Art-making as a way to test ideas.

In grad school, I allowed works to be resolved to varying degrees. Maybe I’ve drifted towards the dominant market-oriented inclination to make things that are more polished, impressive, “accomplished,” and intelligible to selection review committees, gallerists, etc.

So Ernesto Pujol’s writing resonated with me on many fronts:

I… practice with the belief that there is enough art, feeling no pressure to create more art, so what excites me is to create something ambiguous, something liminal, so that it has the effect of art, regardless of its final label.

—Ernesto Pujol, in Mary Jane Jacobs and Jacqueline Baas, eds., Learning Mind: Experience Into Art [Berkeley: UC Press] 2009


Time to re-set.

If I am to re-orient my approach, it’ll make the way I relate to viewers more open-ended. I’ll be able to:

Speak openly about unintended receptions of artworks.

How viewers interact, interpret, and experience the work—in a full range of successes and failures—could be embraced.

We must risk and endure misunderstanding, even by those who supposedly support us, which is the most painful of all misinterpretation, because we still create and promote all this mainly through art world channels.

—Ernesto Pujol, in Learning Mind


Which implies:

Embracing middle grounds

[Artists] should regard ourselves as writers of novels for smaller but more substantial audiences, even as we would like to make them accessible and meaningful to all.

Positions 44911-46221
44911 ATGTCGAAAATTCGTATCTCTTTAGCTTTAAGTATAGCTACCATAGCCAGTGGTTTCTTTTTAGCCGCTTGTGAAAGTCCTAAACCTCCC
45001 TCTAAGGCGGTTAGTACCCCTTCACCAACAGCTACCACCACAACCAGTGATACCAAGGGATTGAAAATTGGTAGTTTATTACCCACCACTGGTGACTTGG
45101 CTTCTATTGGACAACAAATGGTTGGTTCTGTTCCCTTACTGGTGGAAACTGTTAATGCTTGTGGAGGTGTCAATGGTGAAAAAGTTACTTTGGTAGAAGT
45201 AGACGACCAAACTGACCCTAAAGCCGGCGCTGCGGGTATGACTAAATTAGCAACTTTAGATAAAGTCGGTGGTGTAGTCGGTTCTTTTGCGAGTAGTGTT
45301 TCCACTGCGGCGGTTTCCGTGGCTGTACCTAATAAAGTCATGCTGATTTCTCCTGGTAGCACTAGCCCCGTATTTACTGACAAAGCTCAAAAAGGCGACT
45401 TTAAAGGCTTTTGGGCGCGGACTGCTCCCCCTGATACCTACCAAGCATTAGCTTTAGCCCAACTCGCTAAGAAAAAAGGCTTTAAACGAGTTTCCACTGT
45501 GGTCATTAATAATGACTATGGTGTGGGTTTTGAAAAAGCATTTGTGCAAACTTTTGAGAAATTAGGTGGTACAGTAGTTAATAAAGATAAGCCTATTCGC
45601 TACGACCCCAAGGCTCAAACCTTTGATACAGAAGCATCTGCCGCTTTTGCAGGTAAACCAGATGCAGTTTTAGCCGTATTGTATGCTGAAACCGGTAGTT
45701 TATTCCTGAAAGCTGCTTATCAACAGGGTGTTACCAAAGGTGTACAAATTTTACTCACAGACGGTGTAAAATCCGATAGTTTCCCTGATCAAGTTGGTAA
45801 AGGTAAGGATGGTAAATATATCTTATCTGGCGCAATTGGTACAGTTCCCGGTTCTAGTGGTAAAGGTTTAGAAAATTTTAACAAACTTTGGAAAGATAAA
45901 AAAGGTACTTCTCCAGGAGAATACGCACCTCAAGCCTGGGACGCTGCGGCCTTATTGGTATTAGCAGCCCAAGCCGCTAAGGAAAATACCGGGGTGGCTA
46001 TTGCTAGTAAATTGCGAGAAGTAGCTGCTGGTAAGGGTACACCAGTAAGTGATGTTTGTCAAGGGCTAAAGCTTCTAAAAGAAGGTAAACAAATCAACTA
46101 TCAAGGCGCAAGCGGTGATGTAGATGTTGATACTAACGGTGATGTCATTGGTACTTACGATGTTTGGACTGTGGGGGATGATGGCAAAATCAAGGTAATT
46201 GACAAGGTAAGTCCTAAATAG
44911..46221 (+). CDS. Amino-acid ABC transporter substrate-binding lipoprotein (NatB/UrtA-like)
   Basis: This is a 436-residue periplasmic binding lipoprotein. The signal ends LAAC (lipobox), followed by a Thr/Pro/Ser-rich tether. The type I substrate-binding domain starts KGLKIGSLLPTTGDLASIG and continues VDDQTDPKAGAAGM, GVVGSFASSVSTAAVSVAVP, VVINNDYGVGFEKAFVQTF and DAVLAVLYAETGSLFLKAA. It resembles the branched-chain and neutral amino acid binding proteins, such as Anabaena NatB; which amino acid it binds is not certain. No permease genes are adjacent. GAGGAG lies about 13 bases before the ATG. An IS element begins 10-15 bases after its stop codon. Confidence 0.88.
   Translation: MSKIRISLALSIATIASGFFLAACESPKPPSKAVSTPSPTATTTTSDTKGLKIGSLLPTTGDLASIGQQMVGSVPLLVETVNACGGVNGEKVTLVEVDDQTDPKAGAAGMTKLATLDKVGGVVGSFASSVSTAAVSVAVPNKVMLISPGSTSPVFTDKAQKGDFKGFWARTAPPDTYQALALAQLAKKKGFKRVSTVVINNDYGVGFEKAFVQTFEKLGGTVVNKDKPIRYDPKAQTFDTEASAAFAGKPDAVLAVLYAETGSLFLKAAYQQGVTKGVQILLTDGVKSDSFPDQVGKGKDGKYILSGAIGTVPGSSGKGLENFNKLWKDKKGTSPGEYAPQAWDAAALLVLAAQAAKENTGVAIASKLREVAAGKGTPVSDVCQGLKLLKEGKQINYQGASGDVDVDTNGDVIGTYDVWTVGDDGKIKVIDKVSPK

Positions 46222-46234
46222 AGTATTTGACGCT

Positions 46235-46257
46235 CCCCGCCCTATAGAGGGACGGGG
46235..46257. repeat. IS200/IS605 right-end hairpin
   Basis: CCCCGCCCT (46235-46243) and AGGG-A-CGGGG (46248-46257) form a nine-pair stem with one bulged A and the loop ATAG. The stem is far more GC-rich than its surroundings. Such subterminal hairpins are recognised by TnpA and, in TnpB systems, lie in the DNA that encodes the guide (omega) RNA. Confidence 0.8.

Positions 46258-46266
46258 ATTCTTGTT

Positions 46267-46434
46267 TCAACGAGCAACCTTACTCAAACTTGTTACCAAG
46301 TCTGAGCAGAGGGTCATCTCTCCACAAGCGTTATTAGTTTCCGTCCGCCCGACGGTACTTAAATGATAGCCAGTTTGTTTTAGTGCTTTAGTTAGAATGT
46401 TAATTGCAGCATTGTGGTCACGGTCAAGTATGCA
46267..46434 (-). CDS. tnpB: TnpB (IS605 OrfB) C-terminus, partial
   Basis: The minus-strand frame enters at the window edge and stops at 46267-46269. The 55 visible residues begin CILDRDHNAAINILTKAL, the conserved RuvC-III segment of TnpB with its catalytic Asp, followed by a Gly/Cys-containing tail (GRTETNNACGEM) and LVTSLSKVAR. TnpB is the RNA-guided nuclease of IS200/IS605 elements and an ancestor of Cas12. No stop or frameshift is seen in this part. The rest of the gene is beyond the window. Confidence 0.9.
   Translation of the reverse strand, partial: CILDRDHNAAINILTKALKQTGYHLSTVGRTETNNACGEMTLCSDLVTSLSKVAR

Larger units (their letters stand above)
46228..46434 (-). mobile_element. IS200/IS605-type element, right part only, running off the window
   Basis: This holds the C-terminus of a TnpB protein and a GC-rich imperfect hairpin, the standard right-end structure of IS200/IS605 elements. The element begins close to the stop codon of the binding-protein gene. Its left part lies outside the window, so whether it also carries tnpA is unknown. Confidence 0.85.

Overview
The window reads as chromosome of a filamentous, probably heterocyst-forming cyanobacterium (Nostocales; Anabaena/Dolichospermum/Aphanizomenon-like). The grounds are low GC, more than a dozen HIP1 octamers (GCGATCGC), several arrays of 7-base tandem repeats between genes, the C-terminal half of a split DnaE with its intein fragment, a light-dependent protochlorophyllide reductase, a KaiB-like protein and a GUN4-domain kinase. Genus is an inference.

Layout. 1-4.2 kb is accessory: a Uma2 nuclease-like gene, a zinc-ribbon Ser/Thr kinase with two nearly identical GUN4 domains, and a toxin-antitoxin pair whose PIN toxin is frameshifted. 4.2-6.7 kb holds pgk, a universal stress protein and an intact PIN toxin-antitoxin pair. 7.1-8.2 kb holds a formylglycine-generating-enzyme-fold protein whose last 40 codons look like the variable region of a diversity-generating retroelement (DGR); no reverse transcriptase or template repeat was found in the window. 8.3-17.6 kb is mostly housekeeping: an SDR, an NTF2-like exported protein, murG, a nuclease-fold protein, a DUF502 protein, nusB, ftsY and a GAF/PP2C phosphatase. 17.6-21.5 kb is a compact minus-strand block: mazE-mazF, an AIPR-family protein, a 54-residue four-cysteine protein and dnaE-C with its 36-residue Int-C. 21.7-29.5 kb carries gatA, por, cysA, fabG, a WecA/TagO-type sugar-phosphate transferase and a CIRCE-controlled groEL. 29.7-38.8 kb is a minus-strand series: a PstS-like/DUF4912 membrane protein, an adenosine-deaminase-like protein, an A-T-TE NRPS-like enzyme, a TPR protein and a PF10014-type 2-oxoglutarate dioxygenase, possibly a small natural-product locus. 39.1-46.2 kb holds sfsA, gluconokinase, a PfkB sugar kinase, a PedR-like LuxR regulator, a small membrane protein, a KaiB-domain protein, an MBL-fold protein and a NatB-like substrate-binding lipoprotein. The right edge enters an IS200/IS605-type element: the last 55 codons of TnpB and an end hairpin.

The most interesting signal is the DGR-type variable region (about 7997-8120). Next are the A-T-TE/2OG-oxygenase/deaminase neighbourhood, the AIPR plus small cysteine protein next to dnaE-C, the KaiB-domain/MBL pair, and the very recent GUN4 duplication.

—Ernesto Pujol, in Learning Mind

JHK Activity—Collection & Research on J H Kocman

My influential grad school advisers Ted Purves and the late Steven Lieber helped me stop worrying about making grand statements, and appreciate modest gestures such as ephemera. Just as I was thinking about becoming more process- and less results-oriented, I learned about Ted’s latest project—a blog documenting the works of Czech conceptualist J H Kochman. This work, in particular, exemplifies what I gained from Ted and Steven, and my “un-aspirational” aspirations:

J. H. Kocman, Bipolar Analysis of a Square, offset print, A4, signed/numbered. // Source:

J. H. Kocman, Bipolar Analysis of a Square, offset print, A4, signed/numbered. // Source:

Pae White: In Between the Inside Out

Pae White: In Between the Inside Out, Installation view, Mills College Art Museum, 2009 // Photo: Paul Kuroda // Source:

Pae White: In Between the Inside Out, Installation view, Mills College Art Museum, 2009 // Photo: Paul Kuroda // Source:

Five years later,* still thinking about White’s 3-D rendering video projected inside enclosures made of two-way mirrors. First seen at New Langton Arts (RIP) and Mills College Art Museum.

*Read my enthusiastic 2009 response—sorry about the link-rotted images. (FYI, I’ve improved my image linking now.)

To re-orient to the studio, I’ve enjoyed diving into books by artists. They counterbalance criticism and theory, and can be an antidote to market orientations.

The Human Argument by Agnes Denes

Excited to grow my appreciation of Agnes Denes work with a book of her writings: